Secondly, do it right! I would say biggest problems out there are running with poor form, running inefficiently, the uneducated runner, and people pounding their joints and muscles resulting in overuse injuries. Yes, running is a “natural” activity, but times have changed drastically since the hunting and gathering days – and just because the body was designed to run, does not mean you don’t need to educate yourself on proper form, progression, footwear, and injury prevention before you hurt yourself.
Running is made up of endurance through an extremely repetitive motion. What components of physical fitness are most important to run successfully?
Coach Rob: As a fitness coach, I am fit already and so I will go out and run 3 miles today, even though I don’t run regularly. That’s because there are basically two aspects of running. Cardiovascular fitness and muscular endurance through a repetitive motion. This is a fine line. Although I have cardiovascular fitness and muscular endurance based on my exercise regimen, but running is the same exact motion MANY, MANY times in a row – even the “most fit” person will get injured if you overdo it too soon.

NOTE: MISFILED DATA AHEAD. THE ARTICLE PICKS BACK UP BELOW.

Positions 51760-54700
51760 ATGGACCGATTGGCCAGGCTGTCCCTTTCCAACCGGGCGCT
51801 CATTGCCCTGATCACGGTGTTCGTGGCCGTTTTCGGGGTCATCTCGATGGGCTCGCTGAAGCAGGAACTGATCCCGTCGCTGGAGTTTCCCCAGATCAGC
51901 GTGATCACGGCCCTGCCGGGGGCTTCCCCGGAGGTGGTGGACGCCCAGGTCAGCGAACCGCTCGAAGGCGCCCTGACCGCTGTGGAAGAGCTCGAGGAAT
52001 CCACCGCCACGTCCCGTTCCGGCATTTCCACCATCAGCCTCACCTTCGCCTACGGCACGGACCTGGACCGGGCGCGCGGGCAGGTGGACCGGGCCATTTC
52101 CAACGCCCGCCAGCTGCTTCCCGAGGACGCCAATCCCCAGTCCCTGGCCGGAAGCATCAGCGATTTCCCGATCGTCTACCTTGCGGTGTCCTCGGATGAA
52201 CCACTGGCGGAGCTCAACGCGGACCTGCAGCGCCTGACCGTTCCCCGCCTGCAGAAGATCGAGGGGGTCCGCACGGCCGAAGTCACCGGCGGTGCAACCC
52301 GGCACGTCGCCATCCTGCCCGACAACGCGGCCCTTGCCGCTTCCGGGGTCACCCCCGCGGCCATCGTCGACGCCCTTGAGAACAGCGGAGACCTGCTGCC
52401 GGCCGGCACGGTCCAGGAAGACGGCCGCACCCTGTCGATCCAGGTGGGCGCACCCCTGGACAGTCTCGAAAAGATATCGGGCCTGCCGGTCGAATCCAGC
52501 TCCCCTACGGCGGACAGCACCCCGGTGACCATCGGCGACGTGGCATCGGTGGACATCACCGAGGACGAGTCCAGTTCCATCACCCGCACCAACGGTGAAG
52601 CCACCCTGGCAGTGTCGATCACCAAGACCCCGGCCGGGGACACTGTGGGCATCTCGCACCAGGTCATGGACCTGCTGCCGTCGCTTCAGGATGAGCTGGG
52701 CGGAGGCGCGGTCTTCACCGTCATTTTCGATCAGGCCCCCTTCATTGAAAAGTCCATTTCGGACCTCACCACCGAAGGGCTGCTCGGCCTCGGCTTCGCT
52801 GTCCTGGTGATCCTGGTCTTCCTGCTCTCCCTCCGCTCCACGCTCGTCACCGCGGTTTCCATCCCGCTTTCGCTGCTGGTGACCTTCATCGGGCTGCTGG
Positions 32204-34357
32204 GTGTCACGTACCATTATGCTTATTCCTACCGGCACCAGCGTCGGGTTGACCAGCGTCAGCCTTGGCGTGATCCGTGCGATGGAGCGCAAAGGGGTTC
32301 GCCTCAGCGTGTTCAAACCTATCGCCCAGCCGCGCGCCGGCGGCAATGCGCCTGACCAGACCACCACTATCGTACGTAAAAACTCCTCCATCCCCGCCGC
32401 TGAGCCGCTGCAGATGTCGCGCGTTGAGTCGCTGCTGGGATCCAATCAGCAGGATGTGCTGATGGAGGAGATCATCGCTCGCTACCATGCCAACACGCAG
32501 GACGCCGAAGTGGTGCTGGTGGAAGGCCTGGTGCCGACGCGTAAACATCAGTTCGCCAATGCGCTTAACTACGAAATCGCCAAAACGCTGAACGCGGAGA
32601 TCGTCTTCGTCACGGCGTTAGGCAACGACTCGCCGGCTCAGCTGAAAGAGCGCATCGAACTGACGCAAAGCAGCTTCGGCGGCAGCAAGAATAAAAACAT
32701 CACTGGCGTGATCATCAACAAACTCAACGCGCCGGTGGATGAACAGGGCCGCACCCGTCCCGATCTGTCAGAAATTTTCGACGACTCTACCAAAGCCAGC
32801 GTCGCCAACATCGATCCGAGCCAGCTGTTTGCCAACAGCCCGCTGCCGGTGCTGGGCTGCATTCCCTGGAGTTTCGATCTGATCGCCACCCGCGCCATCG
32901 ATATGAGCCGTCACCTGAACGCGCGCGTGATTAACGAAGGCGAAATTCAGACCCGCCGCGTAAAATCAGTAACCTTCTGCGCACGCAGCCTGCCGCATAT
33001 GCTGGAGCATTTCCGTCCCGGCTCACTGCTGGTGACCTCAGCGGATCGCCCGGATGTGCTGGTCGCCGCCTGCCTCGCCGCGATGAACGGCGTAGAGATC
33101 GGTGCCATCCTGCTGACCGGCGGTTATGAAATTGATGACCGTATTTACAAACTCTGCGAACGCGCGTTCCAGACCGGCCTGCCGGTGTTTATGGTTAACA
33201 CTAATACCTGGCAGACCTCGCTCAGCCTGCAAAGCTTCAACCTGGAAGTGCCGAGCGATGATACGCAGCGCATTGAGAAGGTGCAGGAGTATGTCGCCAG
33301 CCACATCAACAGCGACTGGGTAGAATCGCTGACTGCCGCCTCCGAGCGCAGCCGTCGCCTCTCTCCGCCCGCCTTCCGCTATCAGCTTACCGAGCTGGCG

Coach Brendan: So based on those two points: That is why weight training is becoming more and more prevalent as a supplement in the runners toolbox. Law of specificity says that if you want to become a better runner, you have to run. However, you need to make sure you have long and strong musculature to support all that running. Having strong AND flexible muscles will help you not only be a better runner, but help prevent an overuse injury – as long as all the other factors are taken care of as well.